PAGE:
General Practice, Solo, and Small Firm Division The Compleat Lawyer
Winter 1998 © American Bar Association. All rights reserved.
A Disengagement Letter Protects
You When You PART Ways
BY ANN MASSIE NELSON
A letter of disengagement should take the tone of a "Dear John" letter, not a "drop dead" letter.
Regardless of whether you or your client terminates your relationship, a written disengagement letter—sent by registered mail—is essential to clarifying your responsibilities and managing your malpractice risk.
Include the following elements in your letter when you PART:
Position. Begin your letter by politely (but firmly) stating your position. For example, "Thank you for giving our firm the opportunity to represent you in your company's recent offer to purchase real estate. For a number of reasons, our firm is no longer able to represent you in this matter. Our representation will conclude January 31, 1998."
Action. Your withdrawal from representation should not prejudice your client's interests. In your disengagement letter, summarize the action you, the court and other parties have taken to date. Include a copy of your motion to withdraw, if the matter is in litigation.
Alert clients that critical deadlines exist, not the exact dates. Encourage them to seek other counsel as soon as possible.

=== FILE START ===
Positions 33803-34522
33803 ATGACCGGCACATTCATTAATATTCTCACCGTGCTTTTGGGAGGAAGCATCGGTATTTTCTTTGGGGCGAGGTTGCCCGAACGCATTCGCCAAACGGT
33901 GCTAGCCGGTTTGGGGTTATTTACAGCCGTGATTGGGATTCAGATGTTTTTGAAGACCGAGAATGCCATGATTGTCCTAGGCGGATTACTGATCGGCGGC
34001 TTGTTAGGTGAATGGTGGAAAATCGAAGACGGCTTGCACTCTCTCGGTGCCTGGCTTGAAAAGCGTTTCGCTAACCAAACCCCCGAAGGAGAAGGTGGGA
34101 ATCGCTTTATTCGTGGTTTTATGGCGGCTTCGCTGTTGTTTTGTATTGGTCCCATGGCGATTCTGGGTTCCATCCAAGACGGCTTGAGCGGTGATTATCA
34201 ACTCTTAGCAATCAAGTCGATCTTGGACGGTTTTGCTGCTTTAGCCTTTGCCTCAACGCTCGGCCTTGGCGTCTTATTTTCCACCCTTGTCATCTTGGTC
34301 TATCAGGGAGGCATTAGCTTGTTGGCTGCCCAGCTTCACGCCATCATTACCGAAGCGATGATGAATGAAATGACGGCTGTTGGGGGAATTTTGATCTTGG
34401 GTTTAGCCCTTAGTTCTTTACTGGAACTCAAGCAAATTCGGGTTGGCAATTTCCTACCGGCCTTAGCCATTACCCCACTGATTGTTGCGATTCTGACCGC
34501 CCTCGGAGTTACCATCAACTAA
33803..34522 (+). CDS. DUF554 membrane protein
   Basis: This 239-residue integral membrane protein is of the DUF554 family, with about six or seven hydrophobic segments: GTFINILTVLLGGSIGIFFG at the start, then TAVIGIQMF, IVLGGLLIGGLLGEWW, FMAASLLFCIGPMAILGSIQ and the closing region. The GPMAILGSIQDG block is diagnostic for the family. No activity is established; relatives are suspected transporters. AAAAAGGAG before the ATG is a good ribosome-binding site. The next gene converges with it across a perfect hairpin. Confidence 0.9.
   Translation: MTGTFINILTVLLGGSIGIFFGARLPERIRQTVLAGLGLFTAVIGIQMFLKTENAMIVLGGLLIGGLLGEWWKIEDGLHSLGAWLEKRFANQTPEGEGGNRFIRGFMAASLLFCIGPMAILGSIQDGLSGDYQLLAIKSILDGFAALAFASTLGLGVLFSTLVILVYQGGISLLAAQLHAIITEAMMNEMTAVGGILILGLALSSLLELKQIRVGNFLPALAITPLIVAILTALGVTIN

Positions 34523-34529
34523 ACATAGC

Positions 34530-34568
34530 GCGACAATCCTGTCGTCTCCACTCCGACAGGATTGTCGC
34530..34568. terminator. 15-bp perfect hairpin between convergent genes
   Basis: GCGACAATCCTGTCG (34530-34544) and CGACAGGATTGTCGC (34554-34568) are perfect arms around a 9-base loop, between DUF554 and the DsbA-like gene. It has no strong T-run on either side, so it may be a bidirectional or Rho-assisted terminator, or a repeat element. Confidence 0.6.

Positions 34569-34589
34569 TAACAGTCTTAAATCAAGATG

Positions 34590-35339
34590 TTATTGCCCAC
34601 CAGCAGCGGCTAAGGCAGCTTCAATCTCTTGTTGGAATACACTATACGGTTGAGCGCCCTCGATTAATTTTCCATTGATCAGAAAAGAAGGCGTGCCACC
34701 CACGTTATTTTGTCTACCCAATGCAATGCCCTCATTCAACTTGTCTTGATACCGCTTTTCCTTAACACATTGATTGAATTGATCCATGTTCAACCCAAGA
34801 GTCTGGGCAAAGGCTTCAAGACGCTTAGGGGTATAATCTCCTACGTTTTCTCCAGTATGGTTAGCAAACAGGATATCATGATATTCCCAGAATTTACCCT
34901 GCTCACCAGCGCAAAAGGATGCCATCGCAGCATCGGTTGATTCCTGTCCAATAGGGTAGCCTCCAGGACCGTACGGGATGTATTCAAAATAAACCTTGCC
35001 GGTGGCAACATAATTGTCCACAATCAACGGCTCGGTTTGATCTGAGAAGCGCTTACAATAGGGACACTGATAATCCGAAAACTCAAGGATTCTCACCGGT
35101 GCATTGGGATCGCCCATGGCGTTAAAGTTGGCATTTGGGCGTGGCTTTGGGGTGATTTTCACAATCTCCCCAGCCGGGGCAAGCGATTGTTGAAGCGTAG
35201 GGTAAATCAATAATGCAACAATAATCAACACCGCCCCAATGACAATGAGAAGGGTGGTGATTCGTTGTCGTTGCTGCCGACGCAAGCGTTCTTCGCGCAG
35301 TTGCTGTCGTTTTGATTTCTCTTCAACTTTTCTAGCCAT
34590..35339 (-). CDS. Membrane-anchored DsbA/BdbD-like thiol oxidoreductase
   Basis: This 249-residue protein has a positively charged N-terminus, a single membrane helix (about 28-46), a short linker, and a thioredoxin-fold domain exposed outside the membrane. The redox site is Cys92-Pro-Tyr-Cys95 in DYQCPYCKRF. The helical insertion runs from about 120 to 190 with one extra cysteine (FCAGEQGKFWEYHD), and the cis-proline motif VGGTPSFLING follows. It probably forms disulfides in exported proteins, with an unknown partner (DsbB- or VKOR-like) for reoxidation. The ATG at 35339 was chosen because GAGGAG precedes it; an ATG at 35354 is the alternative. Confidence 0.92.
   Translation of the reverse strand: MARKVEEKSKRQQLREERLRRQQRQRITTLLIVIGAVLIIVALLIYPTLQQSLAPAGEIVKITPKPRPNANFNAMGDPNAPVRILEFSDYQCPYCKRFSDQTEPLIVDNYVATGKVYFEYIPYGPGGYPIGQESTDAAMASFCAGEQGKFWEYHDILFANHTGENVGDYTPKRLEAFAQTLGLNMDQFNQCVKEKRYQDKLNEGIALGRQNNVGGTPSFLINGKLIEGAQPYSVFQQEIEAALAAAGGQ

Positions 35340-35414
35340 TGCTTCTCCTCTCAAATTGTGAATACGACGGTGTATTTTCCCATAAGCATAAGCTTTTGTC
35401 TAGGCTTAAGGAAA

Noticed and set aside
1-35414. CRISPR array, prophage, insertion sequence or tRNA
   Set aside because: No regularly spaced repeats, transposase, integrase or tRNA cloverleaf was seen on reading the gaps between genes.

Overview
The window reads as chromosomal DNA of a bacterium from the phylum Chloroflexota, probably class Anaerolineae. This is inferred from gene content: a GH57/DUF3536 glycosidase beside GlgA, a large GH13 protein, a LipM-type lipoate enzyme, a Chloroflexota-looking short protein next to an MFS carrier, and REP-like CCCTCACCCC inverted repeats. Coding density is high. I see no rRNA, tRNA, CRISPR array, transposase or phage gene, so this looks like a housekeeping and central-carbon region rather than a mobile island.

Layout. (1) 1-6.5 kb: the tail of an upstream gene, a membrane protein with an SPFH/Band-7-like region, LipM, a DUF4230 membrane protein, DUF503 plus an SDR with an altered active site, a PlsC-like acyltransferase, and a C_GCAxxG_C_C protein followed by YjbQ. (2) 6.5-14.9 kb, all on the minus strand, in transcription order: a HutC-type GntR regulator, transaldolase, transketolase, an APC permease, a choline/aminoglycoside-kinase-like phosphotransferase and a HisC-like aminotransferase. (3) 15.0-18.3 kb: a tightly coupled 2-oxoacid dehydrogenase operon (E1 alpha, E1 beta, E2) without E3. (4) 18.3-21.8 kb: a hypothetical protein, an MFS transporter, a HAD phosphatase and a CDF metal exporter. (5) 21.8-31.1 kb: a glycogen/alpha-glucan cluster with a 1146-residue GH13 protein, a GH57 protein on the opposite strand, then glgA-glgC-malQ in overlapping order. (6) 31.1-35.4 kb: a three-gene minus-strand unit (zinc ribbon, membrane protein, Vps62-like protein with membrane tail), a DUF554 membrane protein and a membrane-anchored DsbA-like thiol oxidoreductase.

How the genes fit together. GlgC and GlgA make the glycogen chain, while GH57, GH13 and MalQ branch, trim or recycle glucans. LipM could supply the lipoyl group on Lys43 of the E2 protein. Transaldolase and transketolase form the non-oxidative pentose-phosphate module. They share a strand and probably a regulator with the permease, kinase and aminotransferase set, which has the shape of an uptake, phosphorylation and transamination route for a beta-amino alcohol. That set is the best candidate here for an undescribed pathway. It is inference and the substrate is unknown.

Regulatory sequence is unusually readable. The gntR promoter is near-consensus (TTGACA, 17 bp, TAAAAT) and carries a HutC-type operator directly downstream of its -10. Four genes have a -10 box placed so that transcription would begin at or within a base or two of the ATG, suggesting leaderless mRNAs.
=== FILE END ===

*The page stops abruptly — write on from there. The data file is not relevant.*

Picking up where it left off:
Reason. If the reason for the disengagement is clear cut and objective, for example, when a conflict of interest arises or the client fails to pay legal fees, certainly include the reason in your letter.
If your reason for withdrawal would prejudice the client in any way should the information become public, then your letter will need to be diplomatic and discreet. You can simply state that you regret that you are unable to continue your representation in this particular circumstance.
Terms. When legal work is completed, your disengagement letter should address outstanding legal fees and expenses. For example, you might write: "Enclosed is a final statement for our representation of you in your legal matter. We would appreciate payment within 30 days." If you are working on retainer, refund any unearned fees with an itemized account.
Resist the temptation to hold the client's files and property as collateral for unpaid legal fees. Instead, offer to send the file to your successor or tell the client, "You may pick up your file at the reception desk any week day between 8:00 a.m. and 5:00 p.m. following the conclusion of our representation."